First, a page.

Her hands lie upon her stomach quiet and still. Telling, in their scared wrinkles, the story of a lifetime.
As a child her plump dimpled hands clung to her mother’s. They were, at times, covered with mud, sticky sweets, and all of the mess and mire of childhood. When she was a young woman, her hands were thin and lovely, yet strong enough to cope with the life she anticipated as the wife of a farmer. Those hands were adorned with a simple gold band, and, in time, held each of her newborn children.
They scrubbed, cooked, cleaned, and washed for her family. They comforted the ill, held the weary, and buried the dead. They were scared by fire, cut by life, and calloused by work. But to me, they were simply Grannie’s Hands.
I remember how they touched my face, braided my hair, and tied my shoes. I remember watching them as they sewed on buttons, kneaded bread dough, and planted flowers. They gently held my hands as I learned how to measure sugar for vanilla cookies, cried out my hurt feelings and fears, and poured out my heart when I fell in love. I remember Grannie’s hands reaching out to hold my first baby, and watching as she touched the face of her great great grandchild.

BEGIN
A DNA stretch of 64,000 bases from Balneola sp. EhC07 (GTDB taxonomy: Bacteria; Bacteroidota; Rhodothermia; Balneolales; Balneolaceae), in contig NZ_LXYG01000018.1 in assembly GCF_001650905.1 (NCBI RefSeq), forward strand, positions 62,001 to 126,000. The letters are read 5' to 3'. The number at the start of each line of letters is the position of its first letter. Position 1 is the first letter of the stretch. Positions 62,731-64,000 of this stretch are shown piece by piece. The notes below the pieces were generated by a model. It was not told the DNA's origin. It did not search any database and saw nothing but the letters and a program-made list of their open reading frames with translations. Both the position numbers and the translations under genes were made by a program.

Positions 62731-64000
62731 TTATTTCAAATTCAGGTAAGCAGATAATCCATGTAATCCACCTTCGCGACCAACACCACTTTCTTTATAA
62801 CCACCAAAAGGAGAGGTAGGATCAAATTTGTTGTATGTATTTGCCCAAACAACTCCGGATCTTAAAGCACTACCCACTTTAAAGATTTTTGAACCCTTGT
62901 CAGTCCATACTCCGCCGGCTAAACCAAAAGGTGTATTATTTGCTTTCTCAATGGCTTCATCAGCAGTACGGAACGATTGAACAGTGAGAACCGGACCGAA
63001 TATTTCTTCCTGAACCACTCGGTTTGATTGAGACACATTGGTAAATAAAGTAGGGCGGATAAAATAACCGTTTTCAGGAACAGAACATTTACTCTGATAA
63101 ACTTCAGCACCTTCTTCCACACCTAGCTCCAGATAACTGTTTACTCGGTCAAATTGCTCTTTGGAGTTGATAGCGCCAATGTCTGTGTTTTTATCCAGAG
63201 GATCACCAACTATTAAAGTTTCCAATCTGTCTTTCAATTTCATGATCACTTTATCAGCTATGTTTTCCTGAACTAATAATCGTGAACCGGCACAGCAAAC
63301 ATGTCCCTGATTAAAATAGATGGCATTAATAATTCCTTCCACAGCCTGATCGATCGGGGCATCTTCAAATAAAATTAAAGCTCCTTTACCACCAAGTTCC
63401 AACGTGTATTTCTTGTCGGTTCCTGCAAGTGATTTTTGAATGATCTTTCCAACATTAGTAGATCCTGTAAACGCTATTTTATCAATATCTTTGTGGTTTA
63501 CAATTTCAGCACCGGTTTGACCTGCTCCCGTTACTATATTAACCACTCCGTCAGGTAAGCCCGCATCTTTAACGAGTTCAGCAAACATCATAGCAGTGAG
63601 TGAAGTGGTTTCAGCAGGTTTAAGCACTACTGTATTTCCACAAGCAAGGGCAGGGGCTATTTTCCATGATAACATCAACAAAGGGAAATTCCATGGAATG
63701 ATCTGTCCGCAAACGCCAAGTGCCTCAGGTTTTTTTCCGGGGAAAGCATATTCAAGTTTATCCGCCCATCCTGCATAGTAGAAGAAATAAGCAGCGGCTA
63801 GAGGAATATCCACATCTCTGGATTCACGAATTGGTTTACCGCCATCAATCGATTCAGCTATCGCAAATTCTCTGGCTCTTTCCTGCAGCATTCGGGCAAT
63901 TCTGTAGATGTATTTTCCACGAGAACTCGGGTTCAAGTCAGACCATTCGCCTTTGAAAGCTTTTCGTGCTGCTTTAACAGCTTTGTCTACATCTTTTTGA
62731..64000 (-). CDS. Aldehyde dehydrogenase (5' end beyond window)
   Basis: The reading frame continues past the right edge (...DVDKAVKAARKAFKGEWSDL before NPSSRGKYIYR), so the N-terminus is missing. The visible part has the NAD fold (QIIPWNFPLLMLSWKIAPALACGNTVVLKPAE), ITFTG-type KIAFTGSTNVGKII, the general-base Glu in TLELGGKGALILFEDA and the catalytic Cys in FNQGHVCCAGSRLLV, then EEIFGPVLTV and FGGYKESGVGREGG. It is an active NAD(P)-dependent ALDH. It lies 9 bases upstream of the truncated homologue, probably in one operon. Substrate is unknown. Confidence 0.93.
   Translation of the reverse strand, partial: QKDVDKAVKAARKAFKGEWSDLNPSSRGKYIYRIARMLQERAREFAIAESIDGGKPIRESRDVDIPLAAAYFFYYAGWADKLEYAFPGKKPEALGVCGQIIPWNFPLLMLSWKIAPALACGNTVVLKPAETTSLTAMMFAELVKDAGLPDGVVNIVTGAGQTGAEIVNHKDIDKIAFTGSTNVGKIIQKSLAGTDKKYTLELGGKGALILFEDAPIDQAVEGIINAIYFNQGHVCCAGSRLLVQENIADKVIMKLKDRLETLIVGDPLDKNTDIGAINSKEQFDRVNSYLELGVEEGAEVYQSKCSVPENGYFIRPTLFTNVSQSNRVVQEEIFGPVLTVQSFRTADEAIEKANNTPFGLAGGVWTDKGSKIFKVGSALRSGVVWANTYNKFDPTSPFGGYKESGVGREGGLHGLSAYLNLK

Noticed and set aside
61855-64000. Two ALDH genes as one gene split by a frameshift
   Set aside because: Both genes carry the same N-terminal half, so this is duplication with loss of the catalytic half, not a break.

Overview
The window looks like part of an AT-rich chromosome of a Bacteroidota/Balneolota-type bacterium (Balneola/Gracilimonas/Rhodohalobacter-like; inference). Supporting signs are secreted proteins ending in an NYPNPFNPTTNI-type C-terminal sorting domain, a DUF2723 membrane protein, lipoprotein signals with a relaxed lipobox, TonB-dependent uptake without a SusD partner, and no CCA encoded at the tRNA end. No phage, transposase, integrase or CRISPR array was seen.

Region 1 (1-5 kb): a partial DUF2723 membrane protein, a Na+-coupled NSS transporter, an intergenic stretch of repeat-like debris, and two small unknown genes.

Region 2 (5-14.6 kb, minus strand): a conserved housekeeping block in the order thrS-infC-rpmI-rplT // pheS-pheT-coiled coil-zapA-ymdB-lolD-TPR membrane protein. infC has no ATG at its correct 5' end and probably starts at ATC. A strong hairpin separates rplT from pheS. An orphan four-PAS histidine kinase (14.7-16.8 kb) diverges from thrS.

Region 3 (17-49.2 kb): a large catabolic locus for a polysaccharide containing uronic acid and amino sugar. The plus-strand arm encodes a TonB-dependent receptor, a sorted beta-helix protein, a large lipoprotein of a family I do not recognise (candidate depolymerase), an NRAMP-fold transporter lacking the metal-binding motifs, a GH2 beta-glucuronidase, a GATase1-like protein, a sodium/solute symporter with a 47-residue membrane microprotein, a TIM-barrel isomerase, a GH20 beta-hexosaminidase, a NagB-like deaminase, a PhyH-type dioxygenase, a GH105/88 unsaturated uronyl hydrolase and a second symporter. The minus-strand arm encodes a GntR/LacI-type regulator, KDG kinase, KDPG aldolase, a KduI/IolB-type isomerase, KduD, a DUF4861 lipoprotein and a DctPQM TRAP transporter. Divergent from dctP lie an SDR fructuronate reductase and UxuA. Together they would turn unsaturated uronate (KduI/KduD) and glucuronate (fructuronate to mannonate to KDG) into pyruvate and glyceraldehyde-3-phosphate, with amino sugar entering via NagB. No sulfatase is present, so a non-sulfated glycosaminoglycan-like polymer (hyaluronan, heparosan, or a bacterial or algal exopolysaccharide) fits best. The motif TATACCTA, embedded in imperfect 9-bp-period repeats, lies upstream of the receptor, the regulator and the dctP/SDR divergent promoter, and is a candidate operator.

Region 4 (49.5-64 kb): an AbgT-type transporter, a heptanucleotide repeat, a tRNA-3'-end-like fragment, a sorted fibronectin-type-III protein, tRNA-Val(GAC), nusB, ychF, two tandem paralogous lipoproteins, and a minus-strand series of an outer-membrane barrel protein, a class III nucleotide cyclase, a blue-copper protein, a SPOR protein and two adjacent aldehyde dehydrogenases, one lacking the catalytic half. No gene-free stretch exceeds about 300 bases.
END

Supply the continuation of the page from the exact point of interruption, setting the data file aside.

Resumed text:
Her hands passed down instruction, discipline, talent, love, comfort, and compassion to four generations, and now, on her death bed, they are still.
But as long as I live, I will remember Grannies hands.